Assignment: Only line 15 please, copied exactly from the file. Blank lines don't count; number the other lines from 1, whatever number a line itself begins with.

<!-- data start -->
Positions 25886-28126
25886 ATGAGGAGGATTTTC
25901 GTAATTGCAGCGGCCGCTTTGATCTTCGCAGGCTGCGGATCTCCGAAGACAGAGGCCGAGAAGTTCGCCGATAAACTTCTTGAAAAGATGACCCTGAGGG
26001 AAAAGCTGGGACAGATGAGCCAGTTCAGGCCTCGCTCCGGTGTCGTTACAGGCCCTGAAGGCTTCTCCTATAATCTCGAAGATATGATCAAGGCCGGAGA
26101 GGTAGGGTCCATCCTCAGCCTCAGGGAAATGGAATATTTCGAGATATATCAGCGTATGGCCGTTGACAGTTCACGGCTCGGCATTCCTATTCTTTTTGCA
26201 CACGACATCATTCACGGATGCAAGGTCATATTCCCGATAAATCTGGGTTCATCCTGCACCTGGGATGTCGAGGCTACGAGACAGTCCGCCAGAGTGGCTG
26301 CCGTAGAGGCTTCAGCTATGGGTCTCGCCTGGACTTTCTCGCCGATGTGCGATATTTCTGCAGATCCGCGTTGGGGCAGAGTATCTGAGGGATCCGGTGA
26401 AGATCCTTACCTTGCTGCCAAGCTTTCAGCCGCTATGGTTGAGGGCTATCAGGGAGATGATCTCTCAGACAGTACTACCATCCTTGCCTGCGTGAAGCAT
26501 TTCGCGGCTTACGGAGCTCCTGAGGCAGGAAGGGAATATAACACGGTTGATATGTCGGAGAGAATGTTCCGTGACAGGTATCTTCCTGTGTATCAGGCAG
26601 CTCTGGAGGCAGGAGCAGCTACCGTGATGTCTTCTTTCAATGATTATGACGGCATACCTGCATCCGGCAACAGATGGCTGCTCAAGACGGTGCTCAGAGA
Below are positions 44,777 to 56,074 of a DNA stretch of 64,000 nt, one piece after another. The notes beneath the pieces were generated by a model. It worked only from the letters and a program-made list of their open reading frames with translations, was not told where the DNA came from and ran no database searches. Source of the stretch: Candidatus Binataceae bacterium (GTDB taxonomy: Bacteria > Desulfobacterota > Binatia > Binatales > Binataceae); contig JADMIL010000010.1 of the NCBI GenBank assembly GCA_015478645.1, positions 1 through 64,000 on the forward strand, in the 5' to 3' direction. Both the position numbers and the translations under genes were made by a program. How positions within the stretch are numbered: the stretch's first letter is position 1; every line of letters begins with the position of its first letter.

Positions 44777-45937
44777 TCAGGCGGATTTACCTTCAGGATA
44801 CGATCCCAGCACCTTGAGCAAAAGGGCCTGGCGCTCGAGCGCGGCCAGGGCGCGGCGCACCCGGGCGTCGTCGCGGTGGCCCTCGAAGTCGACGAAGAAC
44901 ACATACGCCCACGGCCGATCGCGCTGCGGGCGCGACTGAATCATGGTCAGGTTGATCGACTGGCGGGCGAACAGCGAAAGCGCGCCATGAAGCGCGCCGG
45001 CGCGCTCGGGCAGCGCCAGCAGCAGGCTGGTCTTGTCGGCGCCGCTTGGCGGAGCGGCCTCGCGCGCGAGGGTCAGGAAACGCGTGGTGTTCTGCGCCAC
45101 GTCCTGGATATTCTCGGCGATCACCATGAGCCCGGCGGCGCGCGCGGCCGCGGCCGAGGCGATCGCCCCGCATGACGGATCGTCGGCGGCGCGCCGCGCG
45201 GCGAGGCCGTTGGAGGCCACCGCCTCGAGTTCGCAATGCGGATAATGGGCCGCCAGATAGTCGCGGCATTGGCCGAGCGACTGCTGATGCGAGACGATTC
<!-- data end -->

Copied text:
44901 ACATACGCCCACGGCCGATCGCGCTGCGGGCGCGACTGAATCATGGTCAGGTTGATCGACTGGCGGGCGAACAGCGAAAGCGCGCCATGAAGCGCGCCGG